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A letter from the Dean

  • 24 Mar. 2020
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  • Last updated: 25 Mar. 2020 09:36

"Dearest Friends of the NATO Defense College,

Last month when we welcomed Senior Course 136 and NATO Regional Cooperation Course 23 (NRCC- 23), I intended to refresh this site with a semi-annual update. Unfortunately, the spread of the Corona Virus Disease-19 (COVID-19) into Europe has stipulated otherwise.

A letter from the Dean

Oddly, the delay in publishing the note has provided an opportunity to explain the College’s response to the pandemic. COVID-19 has impacted the College in substantial ways, but we are committed to protecting our people, delaying the spread of the virus, and continuing the mission.

The safety of our faculty, staff, and families is paramount to academic programme execution. To ensure both, we moved to 100% on-line instruction, with live-streamed lectures, “remote” committee discussions, and “virtual” Field Studies. We have consolidated the College’s efforts onto executing Senior Course 136 and planning for Senior Course 137. Several constraints prevented us from satisfactorily delivering the agreed NRCC 23 programme, which was canceled as of 17 March. Most participants returned safely to their home nations, but some remained in Rome and are following the Senior Course programme until 9 April. Based on planning timelines, uncertain travel requirements, and the primacy of the Senior Course, we also canceled or postponed a number of other courses and activities into June. These include the Modular Short Courses, the Integrated Partner Orientation Course, the Generals, Flag Officers, and Ambassadors’ Course, the Senior Executive Regional Conference, NATO International Week in Kiev, and the Conference of Commandants.

The Senior Course has been the firm foundation of the College for 69 years and now, our primary goal is to achieve Senior Course learning objectives to the maximum extent possible. We will continue with the current remote model at least until 9 April, with the intent of reconvening after the Easter Break. Circumstances permitting, we hope to see everyone – Faculty, Staff, and Course Members – back at the College on 20 April.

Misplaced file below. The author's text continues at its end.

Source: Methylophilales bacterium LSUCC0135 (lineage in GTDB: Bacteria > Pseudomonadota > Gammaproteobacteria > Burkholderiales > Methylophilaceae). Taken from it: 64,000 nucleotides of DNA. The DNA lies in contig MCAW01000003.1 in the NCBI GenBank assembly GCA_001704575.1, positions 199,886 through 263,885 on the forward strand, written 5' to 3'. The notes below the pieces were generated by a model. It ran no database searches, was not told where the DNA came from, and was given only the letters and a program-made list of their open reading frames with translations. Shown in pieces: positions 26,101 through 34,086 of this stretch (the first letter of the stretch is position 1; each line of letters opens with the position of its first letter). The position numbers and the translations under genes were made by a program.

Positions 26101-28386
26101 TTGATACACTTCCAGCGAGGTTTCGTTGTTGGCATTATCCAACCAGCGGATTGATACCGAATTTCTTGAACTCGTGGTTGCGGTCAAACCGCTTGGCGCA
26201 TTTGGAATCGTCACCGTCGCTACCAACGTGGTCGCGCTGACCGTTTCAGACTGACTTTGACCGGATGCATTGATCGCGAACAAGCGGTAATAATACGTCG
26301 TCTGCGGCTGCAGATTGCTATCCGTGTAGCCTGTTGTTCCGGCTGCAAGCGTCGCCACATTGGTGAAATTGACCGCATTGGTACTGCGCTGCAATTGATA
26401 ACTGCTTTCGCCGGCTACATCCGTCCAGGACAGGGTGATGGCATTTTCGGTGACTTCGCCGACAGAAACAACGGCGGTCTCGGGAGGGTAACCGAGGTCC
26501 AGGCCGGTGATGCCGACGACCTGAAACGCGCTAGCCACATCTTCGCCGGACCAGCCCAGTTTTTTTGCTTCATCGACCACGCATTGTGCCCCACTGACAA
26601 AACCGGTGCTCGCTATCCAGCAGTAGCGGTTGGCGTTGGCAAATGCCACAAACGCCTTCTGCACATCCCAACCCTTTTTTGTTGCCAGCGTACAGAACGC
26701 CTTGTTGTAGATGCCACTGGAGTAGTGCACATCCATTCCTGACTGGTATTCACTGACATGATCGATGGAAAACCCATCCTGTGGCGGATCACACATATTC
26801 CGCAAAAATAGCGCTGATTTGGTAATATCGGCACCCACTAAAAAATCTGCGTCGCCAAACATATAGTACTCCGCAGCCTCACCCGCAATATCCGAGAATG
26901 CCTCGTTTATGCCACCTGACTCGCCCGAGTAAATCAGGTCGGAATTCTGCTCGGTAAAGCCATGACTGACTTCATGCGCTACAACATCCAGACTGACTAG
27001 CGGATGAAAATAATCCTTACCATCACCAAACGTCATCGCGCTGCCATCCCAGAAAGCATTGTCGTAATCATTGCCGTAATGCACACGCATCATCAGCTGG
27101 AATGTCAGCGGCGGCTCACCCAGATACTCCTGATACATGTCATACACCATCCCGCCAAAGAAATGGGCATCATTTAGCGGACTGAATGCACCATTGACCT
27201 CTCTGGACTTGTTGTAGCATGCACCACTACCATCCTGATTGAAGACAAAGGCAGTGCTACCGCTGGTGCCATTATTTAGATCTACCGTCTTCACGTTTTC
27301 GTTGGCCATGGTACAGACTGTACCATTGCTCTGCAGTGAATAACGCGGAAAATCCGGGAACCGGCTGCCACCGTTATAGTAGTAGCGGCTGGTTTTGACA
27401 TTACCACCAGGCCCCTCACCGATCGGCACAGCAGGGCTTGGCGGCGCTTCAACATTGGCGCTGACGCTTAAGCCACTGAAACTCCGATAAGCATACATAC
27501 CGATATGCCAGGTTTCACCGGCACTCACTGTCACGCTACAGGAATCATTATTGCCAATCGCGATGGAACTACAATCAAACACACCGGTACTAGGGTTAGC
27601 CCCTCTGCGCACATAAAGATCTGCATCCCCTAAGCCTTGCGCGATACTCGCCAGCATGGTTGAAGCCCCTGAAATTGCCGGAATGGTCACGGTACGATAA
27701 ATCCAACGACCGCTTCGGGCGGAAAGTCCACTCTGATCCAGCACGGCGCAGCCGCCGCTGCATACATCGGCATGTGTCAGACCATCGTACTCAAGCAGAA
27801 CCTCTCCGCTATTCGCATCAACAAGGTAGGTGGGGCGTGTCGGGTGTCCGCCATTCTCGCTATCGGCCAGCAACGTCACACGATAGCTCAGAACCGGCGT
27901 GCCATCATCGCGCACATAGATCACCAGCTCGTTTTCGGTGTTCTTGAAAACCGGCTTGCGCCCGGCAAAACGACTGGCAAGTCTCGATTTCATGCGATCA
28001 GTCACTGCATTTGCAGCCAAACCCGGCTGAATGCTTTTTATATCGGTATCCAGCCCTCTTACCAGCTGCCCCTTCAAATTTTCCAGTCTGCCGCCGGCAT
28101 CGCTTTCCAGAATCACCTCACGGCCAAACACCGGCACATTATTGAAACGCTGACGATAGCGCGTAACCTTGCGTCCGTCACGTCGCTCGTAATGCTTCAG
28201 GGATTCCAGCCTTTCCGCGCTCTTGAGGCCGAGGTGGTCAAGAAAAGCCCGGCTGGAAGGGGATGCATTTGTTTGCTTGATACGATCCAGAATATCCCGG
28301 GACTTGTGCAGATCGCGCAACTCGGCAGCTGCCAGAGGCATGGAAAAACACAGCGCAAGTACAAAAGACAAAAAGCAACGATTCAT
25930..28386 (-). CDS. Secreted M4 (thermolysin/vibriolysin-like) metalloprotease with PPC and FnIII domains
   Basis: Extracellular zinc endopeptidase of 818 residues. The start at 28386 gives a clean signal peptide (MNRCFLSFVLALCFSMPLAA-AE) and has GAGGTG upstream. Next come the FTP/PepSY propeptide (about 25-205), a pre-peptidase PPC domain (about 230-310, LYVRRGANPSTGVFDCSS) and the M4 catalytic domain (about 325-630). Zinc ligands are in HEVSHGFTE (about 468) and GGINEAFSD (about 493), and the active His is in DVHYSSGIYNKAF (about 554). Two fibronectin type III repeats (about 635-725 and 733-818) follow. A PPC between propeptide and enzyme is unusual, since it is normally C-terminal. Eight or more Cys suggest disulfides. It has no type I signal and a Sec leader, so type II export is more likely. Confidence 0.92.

The NATO Defense College is not designed, structured or resourced for online instruction but thanks to everyone’s hard work and determination, we’re overcoming multiple challenges. Our experimentation with live-streamed lectures and technology-enabled committees in 2019, provided a glimpse of greater on-line instruction possibilities. Currently, we have over a 100 faculty and course members listening to live lectures and asking questions in real-time, using a chat box. Faculty Advisors are learning new tools to facilitate committee work, the staff is tackling myriad technical issues, and the course members are adjusting to exchanging ideas in the virtual environment. These virtual classrooms are not the same as sitting together with classmates in the auditorium and listening to questions being asked in wonderfully accented English or through deft interpretation, but they are a safer and suitable substitute – for now.

Additionally, to comply with Prime Minister Conte’s decree and our Host Nation’s policy, we are protecting the faculty, staff, and course members by stopping the spread of the virus through a 95% teleworking policy, meaning only 5% of us are actually working in the building at any time. At the College to date, we have had two people test positive, one test negative and are taking every precaution to stop the spread of the virus.

Outside the College, Rome is a città fantasma (ghost town). We’re not even in the epicentre but our hearts go out to those in more afflicted areas. The Commandant signed an affidavit that allows faculty, staff, and course members to go to-and-from the office on essential business, which is allowing us to carry on with minimal manning. Each one of us also has a “self-attestation” to go to the grocery store or pharmacy. Amazingly, (despite local driving habits ☺), nearly everyone is adhering to the protocols, being respectful, keeping their distance in supermarket lines, waiting their turn patiently, and avoiding the temptation to hoard. And of course, you might’ve heard about singing from balconies in the evenings. It’s true and wonderful to see (and hear) the best coming out of people in the worst of times!

The situation continues to change rapidly, which is one of the many reasons why the Commandant and I have been so impressed by the adaptability and resilience of faculty, staff and course members. We are grateful for their dedication and to you for your continued interest in, and support of, the NDC and its mission. Let’s stay healthy and strong during these trying times. And let’s keep going together!

Grazie mille, merci beaucoup."

Stephen J. Mariano, Ph.D.

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